MAY: F. Scott Fitzgerald. It’s a small book. It’s a marvelous picture of how our age is disintegrating. He ultimately dies, and dies a completely lonely man. There is nobody at the funeral, and it’s a tragedy. But Fitzgerald saw that this was happening not in the Jazz Age — then everybody was earning lots of money and trying out new styles, just like nowadays. But he knew what was going to happen, and therefore The Great Gatsby. We are now in the age when those things, “The Waste Land” and The Great Gatsby, are coming to fruition. That’s why I believe that if our world survives the nuclear threat — and I believe it will– if it survives that we will move into a new age, when the emphasis will not be on making piles and piles of money and being scared to death the stock market is going to drop tomorrow, but rather the emphasis will be on truth, on joy, on understanding, on beauty — these things that to my mind make life really worth living.

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If you want to be a genuinely obedient Christian, if you want to be as Christlike as you can be, be prepared for people to mock you, to make fun of you, to denounce you, to tell you you’re “crazy” or a crazy fool.

They will say worst things about you, usually behind your back, of course.

And what really might hurt, if you’ve got thin skin is–those attacks on your character will come from other Christians.

In fact, you’ll often find that a lot of nonbelievers respect you more than many fellow Christians respect and honor you because many nonbelievers are good people of great integrity who will respect you for having the knowledge and courage and commitment of your convictions. Not all of them and not always, of course. But I’ve had fellow Christians tell me I’m “crazy” for going on mission trips to Juarez, or for approaching homeless people on the streets and talking to them and finding out their stories and praying with them and giving them a few dollars, or having them over for a shower and a meal, or for my belief that Christ was a total pacifist who calls us to pacifism or, or engaging Muslims and people of other faiths in respectful dialogue, or whatever it may be that rankles fellow Christians who think I’m crazy or not normal or whatever the hell they may think of me.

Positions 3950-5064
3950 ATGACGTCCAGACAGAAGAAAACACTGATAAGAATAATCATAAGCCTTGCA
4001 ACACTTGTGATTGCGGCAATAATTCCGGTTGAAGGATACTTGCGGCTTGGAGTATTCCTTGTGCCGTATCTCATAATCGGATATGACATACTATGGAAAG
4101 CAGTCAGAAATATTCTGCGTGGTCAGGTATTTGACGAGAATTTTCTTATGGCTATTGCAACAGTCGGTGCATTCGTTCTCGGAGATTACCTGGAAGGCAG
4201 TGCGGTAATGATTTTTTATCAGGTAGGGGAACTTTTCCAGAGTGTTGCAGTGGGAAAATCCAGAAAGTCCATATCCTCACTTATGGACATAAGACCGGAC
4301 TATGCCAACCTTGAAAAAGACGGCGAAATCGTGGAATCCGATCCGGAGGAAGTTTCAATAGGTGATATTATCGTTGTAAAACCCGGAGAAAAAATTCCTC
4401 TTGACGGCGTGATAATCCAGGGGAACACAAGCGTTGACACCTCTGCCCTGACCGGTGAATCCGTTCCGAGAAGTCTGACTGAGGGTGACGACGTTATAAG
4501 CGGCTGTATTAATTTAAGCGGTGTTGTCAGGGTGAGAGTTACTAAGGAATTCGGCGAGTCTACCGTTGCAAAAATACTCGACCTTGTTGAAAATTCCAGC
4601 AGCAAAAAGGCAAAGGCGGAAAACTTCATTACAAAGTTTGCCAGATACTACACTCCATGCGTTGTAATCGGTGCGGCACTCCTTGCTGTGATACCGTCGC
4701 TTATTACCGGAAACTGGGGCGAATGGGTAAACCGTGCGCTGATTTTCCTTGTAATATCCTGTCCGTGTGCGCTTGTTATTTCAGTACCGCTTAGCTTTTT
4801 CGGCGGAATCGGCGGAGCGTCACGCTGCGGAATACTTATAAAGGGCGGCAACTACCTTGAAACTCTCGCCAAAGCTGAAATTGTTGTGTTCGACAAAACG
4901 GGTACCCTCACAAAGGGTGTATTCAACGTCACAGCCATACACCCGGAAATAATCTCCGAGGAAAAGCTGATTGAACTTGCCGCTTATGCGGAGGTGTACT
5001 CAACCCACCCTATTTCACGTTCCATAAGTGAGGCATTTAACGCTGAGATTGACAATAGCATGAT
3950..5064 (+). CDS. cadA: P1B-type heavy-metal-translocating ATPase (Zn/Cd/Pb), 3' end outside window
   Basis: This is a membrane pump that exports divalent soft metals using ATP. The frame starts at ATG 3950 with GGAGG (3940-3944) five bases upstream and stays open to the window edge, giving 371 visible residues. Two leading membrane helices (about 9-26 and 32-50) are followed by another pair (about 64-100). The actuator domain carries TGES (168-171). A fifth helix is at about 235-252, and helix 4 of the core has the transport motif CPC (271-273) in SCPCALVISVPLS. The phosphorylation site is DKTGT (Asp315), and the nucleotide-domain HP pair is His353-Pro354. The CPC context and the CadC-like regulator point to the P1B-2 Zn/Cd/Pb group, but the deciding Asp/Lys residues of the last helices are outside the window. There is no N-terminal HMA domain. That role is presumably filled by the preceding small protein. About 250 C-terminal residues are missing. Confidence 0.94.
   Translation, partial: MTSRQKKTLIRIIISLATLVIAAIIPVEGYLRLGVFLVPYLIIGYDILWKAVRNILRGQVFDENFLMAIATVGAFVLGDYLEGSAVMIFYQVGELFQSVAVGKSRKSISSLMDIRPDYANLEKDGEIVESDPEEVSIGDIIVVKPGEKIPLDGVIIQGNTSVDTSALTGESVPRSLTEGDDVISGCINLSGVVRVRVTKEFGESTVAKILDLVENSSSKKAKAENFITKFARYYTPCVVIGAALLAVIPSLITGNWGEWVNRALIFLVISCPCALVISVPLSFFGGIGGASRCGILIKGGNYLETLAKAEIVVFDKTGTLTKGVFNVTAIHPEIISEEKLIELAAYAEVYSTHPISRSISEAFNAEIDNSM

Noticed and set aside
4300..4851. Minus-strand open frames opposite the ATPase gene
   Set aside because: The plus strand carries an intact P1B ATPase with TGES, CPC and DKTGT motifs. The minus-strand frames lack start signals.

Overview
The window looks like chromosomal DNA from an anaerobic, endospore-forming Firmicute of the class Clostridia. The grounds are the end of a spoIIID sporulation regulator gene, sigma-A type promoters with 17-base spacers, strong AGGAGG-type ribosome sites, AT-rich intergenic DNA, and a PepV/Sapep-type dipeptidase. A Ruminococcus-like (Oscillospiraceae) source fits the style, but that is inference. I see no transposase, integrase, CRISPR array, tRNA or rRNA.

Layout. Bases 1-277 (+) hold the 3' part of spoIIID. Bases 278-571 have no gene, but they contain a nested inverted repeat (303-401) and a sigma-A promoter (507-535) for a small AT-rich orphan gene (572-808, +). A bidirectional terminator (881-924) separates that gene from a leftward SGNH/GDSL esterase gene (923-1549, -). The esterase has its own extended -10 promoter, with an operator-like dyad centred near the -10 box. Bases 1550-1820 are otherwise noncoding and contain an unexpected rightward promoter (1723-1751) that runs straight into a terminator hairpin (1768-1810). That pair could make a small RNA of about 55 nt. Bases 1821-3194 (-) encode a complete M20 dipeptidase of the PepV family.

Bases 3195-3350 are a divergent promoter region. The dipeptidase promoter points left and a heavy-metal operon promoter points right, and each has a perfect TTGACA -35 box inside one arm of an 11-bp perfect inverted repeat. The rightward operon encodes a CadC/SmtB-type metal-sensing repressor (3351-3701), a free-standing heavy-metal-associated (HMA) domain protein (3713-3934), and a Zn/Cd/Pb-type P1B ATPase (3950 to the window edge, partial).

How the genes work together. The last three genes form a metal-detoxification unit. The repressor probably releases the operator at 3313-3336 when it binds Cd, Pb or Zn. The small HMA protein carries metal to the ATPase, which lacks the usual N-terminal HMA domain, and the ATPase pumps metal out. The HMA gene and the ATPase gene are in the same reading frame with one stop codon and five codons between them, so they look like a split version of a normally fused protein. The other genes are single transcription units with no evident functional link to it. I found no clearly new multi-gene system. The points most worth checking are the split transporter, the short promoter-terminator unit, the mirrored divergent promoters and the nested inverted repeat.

I’ve said here before that when I’m on duty at the hospital I wear a modest sized but very visible, sterling silver cross on a modest but visible chain, which I don’t wear as a piece of costume jewelry. Because I am not ashamed of the gospel. I am not ashamed or embarrassed or apologetic in any way for having Jesus Christ as my Lord and savior. Nor do I have any fear in being a Christ follower. And certainly have no fear of what people may think about me or about my theology, because at the end of the day I don’t answer to other Christians but rather to Christ who is at the center of my life, not other Christians or hostile nonbelievers or libruls or conservatives or Democrats or Republicans or patriotic Americans or readers here or, to anybody or anything else.

I pledge my allegiance at the end of every day to my Creator, Redeemer and Savior, not to any nation, of which America is only one of many, or my employer or fellow employees or government or political party or blog subscribers.

“As for me and my house, we will serve the Lord.”

Here’s what the great Harvard preacher Peter J. Gomes says in one of his many fine and mighty fine books, Strength for the Journey: Biblical Wisdom for Daily Living: A New Collection of Sermons, followed by a couple of scriptures for thou to mull on when you have time, dear reader.

Grace & peace

“The normal, natural instinct is to protect one’s interest, go with the flow, find the acceptable way, and stay in it. . .

“Someone, anyone, who goes contrary to all this, especially when his own life is at stake and his reputation with it, is thought to be crazy, mad, having taken leave of his senses. He attracts attention and the notice of the crowd. This is what happens to the Apostle Paul . . .

“Who is he? He is a man who has had his mind changed and who wants to change the minds and hearts and ways of others in the vision of Jesus Christ; and sometimes–not always, but sometimes–when you change your mind, ‘they’ think you are crazy.

“All the people at the trial, the Jewish accusers and the Roman judges, would have preferred the ‘normal’ Paul. Remember him? The ‘normal’ Paul, the preconversion Paul, was the superzealous, overly ambitious young Jew who took it upon himself to persecute and prosecute people believed to be disloyal to the conventional wisdom. The ‘normal’ Paul was the fellow who volunteered for missions to root out subversives and maintain orthodoxy among his co-religionists.

“The ‘normal’ Paul was the zealous young spear carrier for his movement who asked no questions, questioned no orders, and did what he had to do by any and every means necessary. He was promoted in his movement, and he could have had a house in the suburbs and a good pension: all that was his until he was converted and lost his mind, found his soul, and became crazy in the eyes of the only world that once counted to him.”


Mark 3:20-35, New International Version
Jesus Accused by His Family and by Teachers of the Law